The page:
5.4.3  Example: A Simple Card Game

I will finish this section by presenting a complete program that uses the Card and Deck classes. The program lets the user play a very simple card game called HighLow. A deck of cards is shuffled, and one card is dealt from the deck and shown to the user. The user predicts whether the next card from the deck will be higher or lower than the current card. If the user predicts correctly, then the next card from the deck becomes the current card, and the user makes another prediction. This continues until the user makes an incorrect prediction. The number of correct predictions is the user's score.

My program has a static method that plays one game of HighLow. This method has a return value that represents the user's score in the game. The main() routine lets the user play several games of HighLow. At the end, it reports the user's average score.

I won't go through the development of the algorithms used in this program, but I encourage you to read it carefully and make sure that you understand how it works. Note in particular that the subroutine that plays one game of HighLow returns the user's score in the game as its return value. This gets the score back to the main program, where it is needed. Here is the program:

/** * This program lets the user play HighLow, a simple card game * that is described in the output statements at the beginning of * the main() routine. After the user plays several games, * the user's average score is reported. */ public class HighLow { public static void main(String[] args) { System.out.println("This program lets you play the simple card game,"); System.out.println("HighLow. A card is dealt from a deck of cards."); System.out.println("You have to predict whether the next card will be"); System.out.println("higher or lower. Your score in the game is the"); System.out.println("number of correct predictions you make before"); System.out.println("you guess wrong."); System.out.println(); int gamesPlayed = 0; // Number of games user has played. int sumOfScores = 0; // The sum of all the scores from // all the games played. double averageScore; // Average score, computed by dividing // sumOfScores by gamesPlayed. boolean playAgain; // Record user's response when user is // asked whether he wants to play // another game. do { int scoreThisGame; // Score for one game. scoreThisGame = play(); // Play the game and get the score. sumOfScores += scoreThisGame; gamesPlayed++; System.out.print("Play again? "); playAgain = TextIO.getlnBoolean(); } while (playAgain); averageScore = ((double)sumOfScores) / gamesPlayed; System.out.println(); System.out.println("You played " + gamesPlayed + " games."); System.out.printf("Your average score was %1.3f.\n", averageScore); } // end main() /** * Lets the user play one game of HighLow, and returns the * user's score in that game. The score is the number of * correct guesses that the user makes. */ private static int play() { Deck deck = new Deck(); // Get a new deck of cards, and // store a reference to it in // the variable, deck. Card currentCard; // The current card, which the user sees. Card nextCard; // The next card in the deck. The user tries // to predict whether this is higher or lower // than the current card. int correctGuesses ; // The number of correct predictions the // user has made. At the end of the game, // this will be the user's score. char guess; // The user's guess. 'H' if the user predicts that // the next card will be higher, 'L' if the user // predicts that it will be lower. deck.shuffle(); // Shuffle the deck into a random order before // starting the game. correctGuesses = 0; currentCard = deck.dealCard(); System.out.println("The first card is the " + currentCard); while (true) { // Loop ends when user's prediction is wrong. /* Get the user's prediction, 'H' or 'L' (or 'h' or 'l'). */ System.out.print("Will the next card be higher (H) or lower (L)? "); do { guess = TextIO.getlnChar(); guess = Character.toUpperCase(guess); if (guess != 'H' && guess != 'L') System.out.print("Please respond with H or L: "); } while (guess != 'H' && guess != 'L'); /* Get the next card and show it to the user. */ nextCard = deck.dealCard(); System.out.println("The next card is " + nextCard); /* Check the user's prediction. */ if (nextCard.getValue() == currentCard.getValue()) { System.out.println("The value is the same as the previous card."); System.out.println("You lose on ties. Sorry!"); break; // End the game. } else if (nextCard.getValue() > currentCard.getValue()) { if (guess == 'H') { System.out.println("Your prediction was correct."); correctGuesses++; } else { System.out.println("Your prediction was incorrect."); break; // End the game. } } else { // nextCard is lower if (guess == 'L') { System.out.println("Your prediction was correct."); correctGuesses++; } else { System.out.println("Your prediction was incorrect."); break; // End the game. } } /* To set up for the next iteration of the loop, the nextCard becomes the currentCard, since the currentCard has to be the card that the user sees, and the nextCard will be set to the next card in the deck after the user makes his prediction. */ currentCard = nextCard; System.out.println(); System.out.println("The card is " + currentCard); } // end of while loop System.out.println(); System.out.println("The game is over."); System.out.println("You made " + correctGuesses + " correct predictions."); System.out.println(); return correctGuesses; } // end play() } // end class HighLow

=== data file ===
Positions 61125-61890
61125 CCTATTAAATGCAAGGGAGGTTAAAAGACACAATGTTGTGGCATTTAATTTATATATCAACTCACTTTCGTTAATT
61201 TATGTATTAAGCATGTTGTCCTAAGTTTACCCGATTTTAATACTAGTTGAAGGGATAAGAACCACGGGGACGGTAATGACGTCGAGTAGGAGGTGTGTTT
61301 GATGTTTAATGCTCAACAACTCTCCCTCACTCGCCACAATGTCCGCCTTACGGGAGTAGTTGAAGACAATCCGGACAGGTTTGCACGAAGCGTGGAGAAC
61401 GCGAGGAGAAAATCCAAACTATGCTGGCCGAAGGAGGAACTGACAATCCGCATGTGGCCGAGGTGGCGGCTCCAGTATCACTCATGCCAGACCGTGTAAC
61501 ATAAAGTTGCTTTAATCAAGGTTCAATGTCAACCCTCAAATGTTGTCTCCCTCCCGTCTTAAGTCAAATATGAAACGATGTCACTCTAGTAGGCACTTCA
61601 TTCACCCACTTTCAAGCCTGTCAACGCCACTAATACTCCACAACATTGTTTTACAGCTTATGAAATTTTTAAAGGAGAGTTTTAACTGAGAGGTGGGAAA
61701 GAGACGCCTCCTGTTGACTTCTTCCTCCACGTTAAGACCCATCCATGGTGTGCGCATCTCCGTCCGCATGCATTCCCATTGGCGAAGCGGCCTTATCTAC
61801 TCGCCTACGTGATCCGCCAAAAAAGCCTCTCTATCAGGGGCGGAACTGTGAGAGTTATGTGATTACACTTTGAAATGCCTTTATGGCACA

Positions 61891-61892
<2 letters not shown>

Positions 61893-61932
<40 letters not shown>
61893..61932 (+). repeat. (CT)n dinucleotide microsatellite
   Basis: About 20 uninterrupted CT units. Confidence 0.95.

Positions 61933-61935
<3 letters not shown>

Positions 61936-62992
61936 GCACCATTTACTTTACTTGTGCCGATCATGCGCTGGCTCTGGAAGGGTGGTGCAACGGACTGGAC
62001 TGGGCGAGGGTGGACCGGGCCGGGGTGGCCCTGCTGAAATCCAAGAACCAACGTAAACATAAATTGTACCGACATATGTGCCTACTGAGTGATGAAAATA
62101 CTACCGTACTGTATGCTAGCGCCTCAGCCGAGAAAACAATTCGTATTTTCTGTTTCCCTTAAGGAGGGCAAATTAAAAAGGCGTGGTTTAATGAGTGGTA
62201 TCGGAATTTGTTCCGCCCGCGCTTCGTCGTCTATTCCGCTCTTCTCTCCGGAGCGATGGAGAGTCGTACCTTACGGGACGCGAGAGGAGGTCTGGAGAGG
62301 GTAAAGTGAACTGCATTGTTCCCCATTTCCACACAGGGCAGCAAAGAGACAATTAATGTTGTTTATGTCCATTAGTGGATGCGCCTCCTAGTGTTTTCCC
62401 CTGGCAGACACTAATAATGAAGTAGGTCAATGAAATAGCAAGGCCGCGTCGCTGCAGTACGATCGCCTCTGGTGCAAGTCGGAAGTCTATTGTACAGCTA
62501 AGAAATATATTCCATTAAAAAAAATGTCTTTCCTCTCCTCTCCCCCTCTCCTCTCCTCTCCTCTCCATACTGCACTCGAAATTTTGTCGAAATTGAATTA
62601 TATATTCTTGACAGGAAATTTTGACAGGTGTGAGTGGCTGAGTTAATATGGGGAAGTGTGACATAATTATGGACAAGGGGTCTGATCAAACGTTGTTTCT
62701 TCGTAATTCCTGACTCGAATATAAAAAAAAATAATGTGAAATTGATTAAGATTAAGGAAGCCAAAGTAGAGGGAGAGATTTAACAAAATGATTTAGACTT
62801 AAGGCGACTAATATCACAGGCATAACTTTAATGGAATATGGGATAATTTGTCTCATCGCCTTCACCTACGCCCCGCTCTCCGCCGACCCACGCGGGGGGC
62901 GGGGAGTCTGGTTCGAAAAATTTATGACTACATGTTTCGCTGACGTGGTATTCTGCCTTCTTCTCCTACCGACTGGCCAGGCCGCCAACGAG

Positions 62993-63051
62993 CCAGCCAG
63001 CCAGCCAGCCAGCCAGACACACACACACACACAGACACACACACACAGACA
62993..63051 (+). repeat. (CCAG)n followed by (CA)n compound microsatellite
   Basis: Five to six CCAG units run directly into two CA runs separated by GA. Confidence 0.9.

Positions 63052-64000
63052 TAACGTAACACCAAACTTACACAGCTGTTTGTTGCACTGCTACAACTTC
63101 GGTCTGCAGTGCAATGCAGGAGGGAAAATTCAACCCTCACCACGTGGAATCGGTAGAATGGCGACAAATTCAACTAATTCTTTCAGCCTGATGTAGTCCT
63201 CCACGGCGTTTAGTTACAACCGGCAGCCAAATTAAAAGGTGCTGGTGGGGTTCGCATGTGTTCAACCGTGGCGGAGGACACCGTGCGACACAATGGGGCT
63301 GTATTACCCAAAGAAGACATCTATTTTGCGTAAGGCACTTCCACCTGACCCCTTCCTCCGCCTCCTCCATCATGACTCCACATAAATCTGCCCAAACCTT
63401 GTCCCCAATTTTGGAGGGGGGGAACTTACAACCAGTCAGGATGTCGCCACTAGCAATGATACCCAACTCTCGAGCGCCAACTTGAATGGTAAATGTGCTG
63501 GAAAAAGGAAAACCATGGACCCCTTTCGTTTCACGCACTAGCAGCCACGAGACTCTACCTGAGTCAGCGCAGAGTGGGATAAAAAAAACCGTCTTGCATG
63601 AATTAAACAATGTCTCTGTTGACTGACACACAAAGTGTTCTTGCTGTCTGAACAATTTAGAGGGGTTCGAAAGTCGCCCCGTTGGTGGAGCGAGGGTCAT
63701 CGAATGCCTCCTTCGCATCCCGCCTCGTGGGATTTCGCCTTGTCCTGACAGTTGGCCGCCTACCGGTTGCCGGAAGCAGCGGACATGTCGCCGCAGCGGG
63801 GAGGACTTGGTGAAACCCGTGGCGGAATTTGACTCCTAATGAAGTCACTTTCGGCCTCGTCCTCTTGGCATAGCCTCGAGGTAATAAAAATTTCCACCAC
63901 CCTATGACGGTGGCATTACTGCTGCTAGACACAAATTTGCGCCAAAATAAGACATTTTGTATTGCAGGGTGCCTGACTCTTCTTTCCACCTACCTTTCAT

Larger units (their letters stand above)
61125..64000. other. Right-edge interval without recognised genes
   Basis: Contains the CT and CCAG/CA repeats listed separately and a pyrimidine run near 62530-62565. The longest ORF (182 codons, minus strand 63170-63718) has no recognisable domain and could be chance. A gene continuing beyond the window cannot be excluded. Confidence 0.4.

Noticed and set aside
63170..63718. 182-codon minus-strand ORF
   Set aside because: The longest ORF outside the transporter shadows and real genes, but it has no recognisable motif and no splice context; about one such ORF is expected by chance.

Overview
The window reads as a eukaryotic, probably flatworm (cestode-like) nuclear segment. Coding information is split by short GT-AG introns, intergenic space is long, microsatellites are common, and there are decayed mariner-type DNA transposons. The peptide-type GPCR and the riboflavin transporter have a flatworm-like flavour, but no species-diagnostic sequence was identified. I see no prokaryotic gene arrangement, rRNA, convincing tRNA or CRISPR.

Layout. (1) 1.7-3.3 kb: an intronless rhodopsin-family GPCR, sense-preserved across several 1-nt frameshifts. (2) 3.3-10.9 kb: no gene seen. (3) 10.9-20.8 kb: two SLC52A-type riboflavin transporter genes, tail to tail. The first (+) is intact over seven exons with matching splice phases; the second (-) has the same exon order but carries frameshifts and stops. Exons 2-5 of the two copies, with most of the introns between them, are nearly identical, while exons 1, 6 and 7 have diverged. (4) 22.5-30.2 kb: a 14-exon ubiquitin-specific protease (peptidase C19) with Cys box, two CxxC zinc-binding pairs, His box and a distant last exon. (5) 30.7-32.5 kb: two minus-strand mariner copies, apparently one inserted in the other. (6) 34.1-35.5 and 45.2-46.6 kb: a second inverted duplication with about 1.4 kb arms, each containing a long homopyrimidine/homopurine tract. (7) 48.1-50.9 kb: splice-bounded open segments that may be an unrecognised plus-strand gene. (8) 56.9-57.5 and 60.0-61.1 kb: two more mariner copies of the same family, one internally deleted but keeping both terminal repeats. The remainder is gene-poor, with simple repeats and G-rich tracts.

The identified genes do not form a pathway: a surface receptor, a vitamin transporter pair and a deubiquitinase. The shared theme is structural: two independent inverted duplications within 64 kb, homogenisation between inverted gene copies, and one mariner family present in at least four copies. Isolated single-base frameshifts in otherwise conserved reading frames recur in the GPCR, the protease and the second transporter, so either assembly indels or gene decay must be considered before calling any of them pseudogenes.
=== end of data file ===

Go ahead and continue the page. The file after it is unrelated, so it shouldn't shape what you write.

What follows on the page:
[ Previous Section | Next Section | Chapter Index | Main Index ]


Leave a Reply

Your email address will not be published. Required fields are marked *